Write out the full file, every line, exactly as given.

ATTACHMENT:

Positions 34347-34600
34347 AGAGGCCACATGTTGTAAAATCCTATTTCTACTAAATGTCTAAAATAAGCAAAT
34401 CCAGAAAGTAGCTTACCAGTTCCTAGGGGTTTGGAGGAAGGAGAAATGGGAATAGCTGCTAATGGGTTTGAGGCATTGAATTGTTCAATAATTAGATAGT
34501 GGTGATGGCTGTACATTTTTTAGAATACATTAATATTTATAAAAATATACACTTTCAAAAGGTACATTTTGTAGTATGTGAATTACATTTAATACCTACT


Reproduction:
Positions 34347-34600
34347 AGAGGCCACATGTTGTAAAATCCTATTTCTACTAAATGTCTAAAATAAGCAAAT
34401 CCAGAAAGTAGCTTACCAGTTCCTAGGGGTTTGGAGGAAGGAGAAATGGGAATAGCTGCTAATGGGTTTGAGGCATTGAATTGTTCAATAATTAGATAGT
34501 GGTGATGGCTGTACATTTTTTAGAATACATTAATATTTATAAAAATATACACTTTCAAAAGGTACATTTTGTAGTATGTGAATTACATTTAATACCTACT